your elected officials is one

of the most productive

methods of volunteering

for Wilderness. Please write

a letter to your Representative

or Senator and let them

know that you support Wilderness

preservation. You

can also visit our website at

www.nmwild.org and Take

Action to send decision

makers an electronic letter.

Also be sure to sign up with

the NM Wild Action Center

so you will receive important

e-mails about upcoming

events and actions.

Throughout the newsletter

you will see the Action

Alert symbol to let you

know which issues need

your support. You can really

make a difference by sending

a letter to your elected

officials with your personal

story about one or more of

the places we are working

to protect as Wilderness.

Make your views heard

for the land and it’s

resident’s quality of life:

A member alerted NMWA to

proposed uranium exploration on

Mount Taylor’s “La Jara Mesa”,

located in the Cibola National

Forest, about 10 miles from

Grants. If approved, uranium

mining would pose significant

threats to public health. Cibola

County’s high cancer rate is linked

by some to uranium mining that

occurred there in the 80’s. The July

7th comment deadline has passed,

but we encourage you to contact

the Mt Taylor Ranger District to

voice your concerns, especially if

you live in the area. Their number

is 505-287-8833. Chuck Hagerdon

is the District Ranger.

Help Protect

our National Parks

Tell them:

- to leave the National Parks

Management Policy alone;

- give the National Parks more

funding;

- and stop the outsourcing of

National Park Service jobs.

Write to:

Dirk Kempthorne

Department of the Interior

1849 C Street, NW

Washington DC 20240

Phone: 202-208-3100

E-Mail: webteam@ios.doi.gov

Also write the Chair of the National

Parks Subcommittee,

Congressman Steve Pearce

Uranium Mining on

Mount Taylor?

When using public lands, we

must support the greatest good,

whatever benefits the greatest

number of people and provides

enduring values without further

degrading quality of life. Public

land’s intrinsic values easily trump

resource gains that play out in

a short time and leave us in the

same position as before, but with

degraded landscapes. Though the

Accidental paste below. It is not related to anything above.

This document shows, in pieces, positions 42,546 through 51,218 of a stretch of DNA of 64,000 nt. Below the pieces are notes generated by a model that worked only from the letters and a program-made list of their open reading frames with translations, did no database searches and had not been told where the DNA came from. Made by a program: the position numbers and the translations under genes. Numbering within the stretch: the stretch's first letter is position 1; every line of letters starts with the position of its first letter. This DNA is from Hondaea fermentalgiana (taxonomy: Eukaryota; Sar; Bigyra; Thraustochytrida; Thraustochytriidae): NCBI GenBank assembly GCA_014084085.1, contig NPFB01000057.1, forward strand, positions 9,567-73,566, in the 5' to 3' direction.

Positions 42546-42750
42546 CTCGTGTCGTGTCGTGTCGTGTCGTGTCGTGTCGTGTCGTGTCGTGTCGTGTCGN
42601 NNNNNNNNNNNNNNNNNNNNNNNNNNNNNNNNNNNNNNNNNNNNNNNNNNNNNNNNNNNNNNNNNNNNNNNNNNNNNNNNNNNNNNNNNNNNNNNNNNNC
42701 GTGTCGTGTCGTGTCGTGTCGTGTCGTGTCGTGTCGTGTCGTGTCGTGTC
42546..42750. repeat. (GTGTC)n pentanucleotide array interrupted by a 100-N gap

‘multiple use’ concept is not inherently

at fault, history reveals that

particular “uses” such as uranium

mining result in irreparable costs

to public health and quality of life

for wild and human residents.

Residents near Mount Taylor are

now fighting for the virtues of their

landscape that attracted them in

the beginning. To help, call Joe at

505-285-9857 or JOEFASANELLA

9857@msn.com

The last vestiges of refuge for

our wildlife are threatened by a

Bush Administration proposed

rule change relaxing restrictions

on aerial gunning and poisoning

of “problem” wildlife such as coyotes,

mountain lions, bobcats and

wolves in designated Wilderness

and Research Natural Areas on

Forest Service land. The most significant

change would let “collaborative”

groups set “management

goals and objectives for wildlife,”

by allowing interests who are traditionally

hostile to predators, to

actually set predator control agendas.

The proposed rule change

also reverses the current prohibition

on M-44 cyanide guns, which

are hidden explosive devices covered

with an attractant. M-44’s

have never been allowed in wilderness,

but the new rule would

explicitly permit them. Hidden

cyanide guns are completely

incompatible with the wilderness

experience! Wildlife depends on

you and I. Insist that the Forest

Service not allow additional lethal

control in Wilderness areas. Also,

demand that the Forest Service

remove and ban M-44 devices

from ALL public lands!

Send Your written

comments by

August 7!

Forest Service, USDA

Attn: Director, Wilderness

& Wildlife & Scenic

Rivers Resources

201 14th St SW

Washington, DC 20250

For more information go to: